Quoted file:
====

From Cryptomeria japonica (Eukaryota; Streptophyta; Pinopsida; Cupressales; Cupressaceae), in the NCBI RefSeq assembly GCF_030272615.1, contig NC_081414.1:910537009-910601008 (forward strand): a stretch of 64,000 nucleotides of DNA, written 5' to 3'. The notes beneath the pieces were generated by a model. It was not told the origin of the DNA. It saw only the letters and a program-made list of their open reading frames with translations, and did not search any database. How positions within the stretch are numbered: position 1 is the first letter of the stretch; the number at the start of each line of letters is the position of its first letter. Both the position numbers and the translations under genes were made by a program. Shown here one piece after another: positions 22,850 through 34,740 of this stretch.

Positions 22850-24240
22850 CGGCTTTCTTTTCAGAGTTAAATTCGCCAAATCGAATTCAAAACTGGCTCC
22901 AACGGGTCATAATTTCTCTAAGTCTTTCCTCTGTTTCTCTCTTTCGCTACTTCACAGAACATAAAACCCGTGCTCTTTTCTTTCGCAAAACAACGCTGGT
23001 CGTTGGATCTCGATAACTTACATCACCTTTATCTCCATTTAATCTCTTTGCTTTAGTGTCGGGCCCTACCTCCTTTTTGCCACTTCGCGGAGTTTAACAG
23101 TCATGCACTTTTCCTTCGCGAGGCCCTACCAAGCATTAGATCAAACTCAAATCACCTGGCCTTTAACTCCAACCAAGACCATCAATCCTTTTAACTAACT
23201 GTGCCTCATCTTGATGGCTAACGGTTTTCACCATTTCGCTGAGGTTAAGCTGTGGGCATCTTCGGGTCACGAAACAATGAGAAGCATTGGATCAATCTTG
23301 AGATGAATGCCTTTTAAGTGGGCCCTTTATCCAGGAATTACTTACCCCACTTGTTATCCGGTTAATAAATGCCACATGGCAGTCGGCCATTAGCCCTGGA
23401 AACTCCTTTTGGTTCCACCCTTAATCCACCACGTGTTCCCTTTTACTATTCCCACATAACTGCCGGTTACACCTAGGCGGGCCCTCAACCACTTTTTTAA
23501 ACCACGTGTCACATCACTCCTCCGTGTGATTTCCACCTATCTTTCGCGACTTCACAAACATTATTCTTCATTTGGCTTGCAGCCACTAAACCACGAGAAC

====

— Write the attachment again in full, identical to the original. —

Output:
From Cryptomeria japonica (Eukaryota; Streptophyta; Pinopsida; Cupressales; Cupressaceae), in the NCBI RefSeq assembly GCF_030272615.1, contig NC_081414.1:910537009-910601008 (forward strand): a stretch of 64,000 nucleotides of DNA, written 5' to 3'. The notes beneath the pieces were generated by a model. It was not told the origin of the DNA. It saw only the letters and a program-made list of their open reading frames with translations, and did not search any database. How positions within the stretch are numbered: position 1 is the first letter of the stretch; the number at the start of each line of letters is the position of its first letter. Both the position numbers and the translations under genes were made by a program. Shown here one piece after another: positions 22,850 through 34,740 of this stretch.

Positions 22850-24240
22850 CGGCTTTCTTTTCAGAGTTAAATTCGCCAAATCGAATTCAAAACTGGCTCC
22901 AACGGGTCATAATTTCTCTAAGTCTTTCCTCTGTTTCTCTCTTTCGCTACTTCACAGAACATAAAACCCGTGCTCTTTTCTTTCGCAAAACAACGCTGGT
23001 CGTTGGATCTCGATAACTTACATCACCTTTATCTCCATTTAATCTCTTTGCTTTAGTGTCGGGCCCTACCTCCTTTTTGCCACTTCGCGGAGTTTAACAG
23101 TCATGCACTTTTCCTTCGCGAGGCCCTACCAAGCATTAGATCAAACTCAAATCACCTGGCCTTTAACTCCAACCAAGACCATCAATCCTTTTAACTAACT
23201 GTGCCTCATCTTGATGGCTAACGGTTTTCACCATTTCGCTGAGGTTAAGCTGTGGGCATCTTCGGGTCACGAAACAATGAGAAGCATTGGATCAATCTTG
23301 AGATGAATGCCTTTTAAGTGGGCCCTTTATCCAGGAATTACTTACCCCACTTGTTATCCGGTTAATAAATGCCACATGGCAGTCGGCCATTAGCCCTGGA
23401 AACTCCTTTTGGTTCCACCCTTAATCCACCACGTGTTCCCTTTTACTATTCCCACATAACTGCCGGTTACACCTAGGCGGGCCCTCAACCACTTTTTTAA
23501 ACCACGTGTCACATCACTCCTCCGTGTGATTTCCACCTATCTTTCGCGACTTCACAAACATTATTCTTCATTTGGCTTGCAGCCACTAAACCACGAGAAC